Franklin had steadily extended his own knowledge by study of foreign languages, philosophy, and science. He repeated the experiments of other scientists and showed his usual practical bent by inventing such diverse things as the Franklin stove, bifocal eyeglasses, and a glass harmonica (which he called an armonica; see harmonica 2). The phenomenon of electricity interested him deeply, and in 1748 he turned his printing business over to his foreman, intending to devote his life to science. His experiment of flying a kite in a thunderstorm, which showed that lightning is an electrical discharge (but which he may not have personally performed), and his invention of the lightning rod were among a series of investigations that won him recognition from the leading scientists in England and on the Continent.
Franklin held local public offices and served long (1753-74) as deputy postmaster general of the colonies. As such he reorganized the postal system, making it both efficient and profitable. His status as a public figure grew steadily. A Pennsylvania delegate to the Albany Congress (1754), he proposed there a plan of union for the colonies, which was accepted by the delegates but later rejected by both the provincial assemblies and the British government. He worked for the British cause in the French and Indian War, especially by providing transportation for the ill-fated expedition led by Edward Braddock against Fort Duquesne. Franklin was a leader of the popular party in Pennsylvania against the Penn family, who were the proprietors, and in 1757 he was sent to England to present the case against the Penns. He won (1760) for the colony the right to tax the Penn estates but advised moderation in applying the right.
He returned to America for two years (1762-64) but was in England when the Stamp Act caused a furor. Again he showed prudent moderation; he protested the act but asked the colonists to obey the law, thus losing some popularity in the colonies until he stoutly defended American rights at the time of the debates on repeal of the act. He was made agent for Georgia (1768), New Jersey (1769), and Massachusetts (1770) and seriously considered making his home in England, where his scientific attainments, his brilliant mind, and his social gifts of wit and urbanity had gained him a high place.Revolutionary Leader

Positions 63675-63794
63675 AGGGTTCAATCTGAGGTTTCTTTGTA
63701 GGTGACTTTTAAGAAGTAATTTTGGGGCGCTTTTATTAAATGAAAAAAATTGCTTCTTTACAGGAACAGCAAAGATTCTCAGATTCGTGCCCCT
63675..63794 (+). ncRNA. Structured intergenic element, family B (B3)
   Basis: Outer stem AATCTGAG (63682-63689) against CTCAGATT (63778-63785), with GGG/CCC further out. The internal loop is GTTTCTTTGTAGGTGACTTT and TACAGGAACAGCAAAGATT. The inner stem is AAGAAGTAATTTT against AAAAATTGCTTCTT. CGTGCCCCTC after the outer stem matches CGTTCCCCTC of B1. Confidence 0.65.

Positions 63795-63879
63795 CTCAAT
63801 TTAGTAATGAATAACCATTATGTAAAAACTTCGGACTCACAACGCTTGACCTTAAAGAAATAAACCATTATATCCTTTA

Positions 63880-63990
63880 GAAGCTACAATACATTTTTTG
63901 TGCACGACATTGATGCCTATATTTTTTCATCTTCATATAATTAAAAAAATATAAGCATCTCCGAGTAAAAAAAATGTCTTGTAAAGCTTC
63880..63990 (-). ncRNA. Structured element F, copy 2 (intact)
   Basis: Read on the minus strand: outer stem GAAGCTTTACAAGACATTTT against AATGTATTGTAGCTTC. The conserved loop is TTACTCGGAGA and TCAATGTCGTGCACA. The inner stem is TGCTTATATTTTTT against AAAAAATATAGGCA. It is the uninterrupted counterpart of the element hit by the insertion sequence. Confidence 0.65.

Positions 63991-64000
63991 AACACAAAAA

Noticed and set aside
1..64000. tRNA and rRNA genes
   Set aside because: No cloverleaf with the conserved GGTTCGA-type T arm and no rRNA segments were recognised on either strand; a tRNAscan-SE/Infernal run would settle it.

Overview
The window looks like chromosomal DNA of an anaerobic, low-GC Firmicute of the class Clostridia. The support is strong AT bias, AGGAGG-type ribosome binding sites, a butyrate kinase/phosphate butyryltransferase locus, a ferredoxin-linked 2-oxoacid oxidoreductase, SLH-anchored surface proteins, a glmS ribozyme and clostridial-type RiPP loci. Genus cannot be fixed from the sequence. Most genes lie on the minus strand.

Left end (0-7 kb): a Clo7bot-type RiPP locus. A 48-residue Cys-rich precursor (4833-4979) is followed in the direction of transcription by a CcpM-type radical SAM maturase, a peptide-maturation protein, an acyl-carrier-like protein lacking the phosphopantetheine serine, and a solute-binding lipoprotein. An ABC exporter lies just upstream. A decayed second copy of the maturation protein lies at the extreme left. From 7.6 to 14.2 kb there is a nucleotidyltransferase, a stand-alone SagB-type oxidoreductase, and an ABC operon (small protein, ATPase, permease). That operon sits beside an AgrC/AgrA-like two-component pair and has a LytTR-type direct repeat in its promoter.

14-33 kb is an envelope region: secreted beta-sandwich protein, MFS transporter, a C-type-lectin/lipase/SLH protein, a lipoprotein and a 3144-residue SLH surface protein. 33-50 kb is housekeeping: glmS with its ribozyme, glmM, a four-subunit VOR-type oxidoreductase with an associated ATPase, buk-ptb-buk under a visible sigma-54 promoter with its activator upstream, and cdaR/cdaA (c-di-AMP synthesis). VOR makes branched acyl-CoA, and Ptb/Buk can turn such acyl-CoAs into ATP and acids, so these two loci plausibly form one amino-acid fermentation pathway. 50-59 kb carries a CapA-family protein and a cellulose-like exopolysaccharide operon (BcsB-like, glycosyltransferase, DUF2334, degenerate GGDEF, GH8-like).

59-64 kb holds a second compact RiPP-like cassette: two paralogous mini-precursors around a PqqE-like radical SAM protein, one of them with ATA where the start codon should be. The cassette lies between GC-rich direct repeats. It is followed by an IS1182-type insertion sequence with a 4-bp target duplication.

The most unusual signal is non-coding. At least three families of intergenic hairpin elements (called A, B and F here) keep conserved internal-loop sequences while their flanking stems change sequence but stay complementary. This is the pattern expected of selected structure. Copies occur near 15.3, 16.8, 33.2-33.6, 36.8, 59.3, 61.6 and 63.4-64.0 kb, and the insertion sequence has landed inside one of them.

As trouble between the British government and the colonies grew with the approach of the American Revolution, Franklin's deep love for his native land and his devotion to individual freedom brought (1775) him back to America. There, while his illegitimate son, William Franklin, was becoming a leader of the Loyalists, Benjamin Franklin became one of the greatest statesmen of the American Revolution and of the newborn nation. He was a delegate to the Continental Congress, was appointed postmaster general, and was sent to Canada with Samuel Chase and Charles Carroll of Carrollton to persuade the people of Canada to join the patriot cause. He was appointed (1776) to the committee that drafted the Declaration of Independence, which he signed.
Late in 1776 he sailed to France to join Arthur Lee and Silas Deane in their diplomatic efforts for the new republic. Franklin, with a high reputation in France well supported by his winning presence, did much to gain French recognition of the new republic in 1778. Franklin helped to direct U.S. naval operations and was a successful agent for the United States in Europe—the sole one after suspicions and quarrels caused Congress to annul the powers of the other American commissioners.